Jews and Skin—a small biopsy of forgotten history
Early in my medical career, I switched from pediatrics to dermatology. This change had little to do with being Jewish, other than to anticipate few emergencies to trouble Shabbat observance. Later on I was often asked to read the Torah portion of Tazria-Metzora (“That’s your parasha!”), because Metzora describes the skin and hair changes of tzara’at, mistranslated for a millennium as “leprosy.” That, and diagnosing the odd case of Lyme Disease while ladling cholent at kiddush in shul, were small drawbacks of a pleasant new calling.
I learned much later that Jews have a long and deep connection with the dermatology profession. This historical fact may have escaped your attention. It had certainly escaped mine when I joined the skin fraternity.
I had been practicing for twenty years when a pharmaceutical representative came into my office, handed me a book, and said, “This might interest you.” It did.
The book was, The Death of Medicine in Nazi Germany. Its author was Wolfgang Weyer, a non-Jewish dermatologist who examined the corruption of medicine under the Nazis through the lens of the professional ejection of Jews from a field in which they had gained prominence.
The modern dermatology profession began around 1870 in Vienna. Its founder, Karl Ferdinand Ritter von Hebra, was not Jewish. (“Ritter” and “von Hebra” were aristocratic honorifics unavailable to Jews. His actual name was quite long.)
Ferdinand Karl Franz Schwarzmann Ritter von Hebra
His disciples, however, were Jewish. All of them. They were ambitious Jewish boys from the boonies—Hungary, Slovakia—who flocked to Vienna, the city where, if you could make it there, you could make it anywhere, plus whipped cream.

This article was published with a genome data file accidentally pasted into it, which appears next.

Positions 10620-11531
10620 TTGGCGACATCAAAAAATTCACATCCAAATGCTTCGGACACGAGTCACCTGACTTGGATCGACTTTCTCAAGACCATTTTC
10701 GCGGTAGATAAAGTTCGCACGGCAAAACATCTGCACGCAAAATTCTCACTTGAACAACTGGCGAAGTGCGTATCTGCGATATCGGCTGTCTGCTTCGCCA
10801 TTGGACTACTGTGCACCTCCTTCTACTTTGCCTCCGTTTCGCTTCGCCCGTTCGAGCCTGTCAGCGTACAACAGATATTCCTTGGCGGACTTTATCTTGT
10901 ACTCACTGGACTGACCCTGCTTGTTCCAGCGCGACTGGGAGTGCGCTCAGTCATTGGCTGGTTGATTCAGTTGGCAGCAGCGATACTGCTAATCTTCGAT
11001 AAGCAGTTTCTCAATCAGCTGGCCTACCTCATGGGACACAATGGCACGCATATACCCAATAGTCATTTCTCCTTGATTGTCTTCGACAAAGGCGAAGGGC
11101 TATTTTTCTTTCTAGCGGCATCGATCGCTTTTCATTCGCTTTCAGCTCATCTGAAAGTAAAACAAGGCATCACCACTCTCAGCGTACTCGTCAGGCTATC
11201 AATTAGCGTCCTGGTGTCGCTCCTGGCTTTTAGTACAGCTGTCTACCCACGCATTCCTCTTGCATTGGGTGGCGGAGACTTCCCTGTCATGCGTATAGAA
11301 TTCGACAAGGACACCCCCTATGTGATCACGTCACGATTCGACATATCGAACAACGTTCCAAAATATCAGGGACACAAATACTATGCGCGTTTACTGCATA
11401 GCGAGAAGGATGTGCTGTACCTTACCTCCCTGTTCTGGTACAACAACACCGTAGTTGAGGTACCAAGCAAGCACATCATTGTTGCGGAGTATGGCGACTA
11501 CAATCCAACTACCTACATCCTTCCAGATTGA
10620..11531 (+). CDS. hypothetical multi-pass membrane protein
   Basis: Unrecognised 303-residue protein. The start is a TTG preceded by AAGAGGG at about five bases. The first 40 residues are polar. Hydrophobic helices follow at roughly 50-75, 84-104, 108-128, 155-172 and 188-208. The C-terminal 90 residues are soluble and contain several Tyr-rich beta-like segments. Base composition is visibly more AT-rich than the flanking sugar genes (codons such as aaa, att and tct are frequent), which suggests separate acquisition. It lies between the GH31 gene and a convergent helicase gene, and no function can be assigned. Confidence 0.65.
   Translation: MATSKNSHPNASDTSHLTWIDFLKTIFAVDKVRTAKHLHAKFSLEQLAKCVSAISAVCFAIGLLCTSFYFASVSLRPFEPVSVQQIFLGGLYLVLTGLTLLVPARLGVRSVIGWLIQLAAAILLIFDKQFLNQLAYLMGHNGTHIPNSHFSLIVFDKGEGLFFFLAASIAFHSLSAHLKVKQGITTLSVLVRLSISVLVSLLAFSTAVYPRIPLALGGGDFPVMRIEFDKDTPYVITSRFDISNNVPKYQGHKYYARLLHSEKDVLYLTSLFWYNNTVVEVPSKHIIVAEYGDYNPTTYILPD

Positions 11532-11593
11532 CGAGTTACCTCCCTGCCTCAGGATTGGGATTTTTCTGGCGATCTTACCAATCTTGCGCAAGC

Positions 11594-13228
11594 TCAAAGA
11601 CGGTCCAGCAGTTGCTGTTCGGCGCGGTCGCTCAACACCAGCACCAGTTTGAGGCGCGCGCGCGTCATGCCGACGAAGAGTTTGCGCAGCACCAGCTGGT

Some grew famous. One you may have heard of was Moritz Kaposi. His name re-entered the news in the 1980’s when the disease he described, Kaposi’s Sarcoma, was found to be part of what came to be known as HIV-AIDS.
Moritz Kaposi (KA-poshi) was born Moshe Kohn. He told people in Vienna that he changed his name to Kaposi to honor his town of birth, Kapsovar in southwestern Hungary, and because having so many doctors named Kohn in the hospital made things confusing. Some were skeptical. If you are not, there is a lovely bridge across the Danube on which I can get you an excellent price.
Moshe Kohn (aka Moritz Kaposi)
Kohn changed his name when he converted to become Catholic in 1871. He married the boss’s daughter, grew famous, lived happily ever after, and was buried in a non-denominational ceremony.
But why were Kaposi and so many of his fellow Jews attracted to dermatology? It was not so they could plumb the meaning of Biblical tzara’at.
Their motives, as Weyer explains, were simpler. At its start the skin profession was called, “Dermatology and Syphilology.” (Syphilis causes many skin changes.) The American branch of the profession did not remove “and Syphilology” from its name until 1960. The Israeli profession never has, and to this day is: האיגוד הישראלי לרפואת עור ומין, the Israel Society of Dermatology and Venereology.
Back at the profession’s beginning, this meant that dermatologists had to take care of patients whom society considered dirty and immoral—and uninsured. When Otto von Bismarck introduced national health insurance to Germany in 1883, coverage excluded patients with sexually-transmitted diseases. Why should society pay for people at fault for their own illness? (This policy changed in 1900.)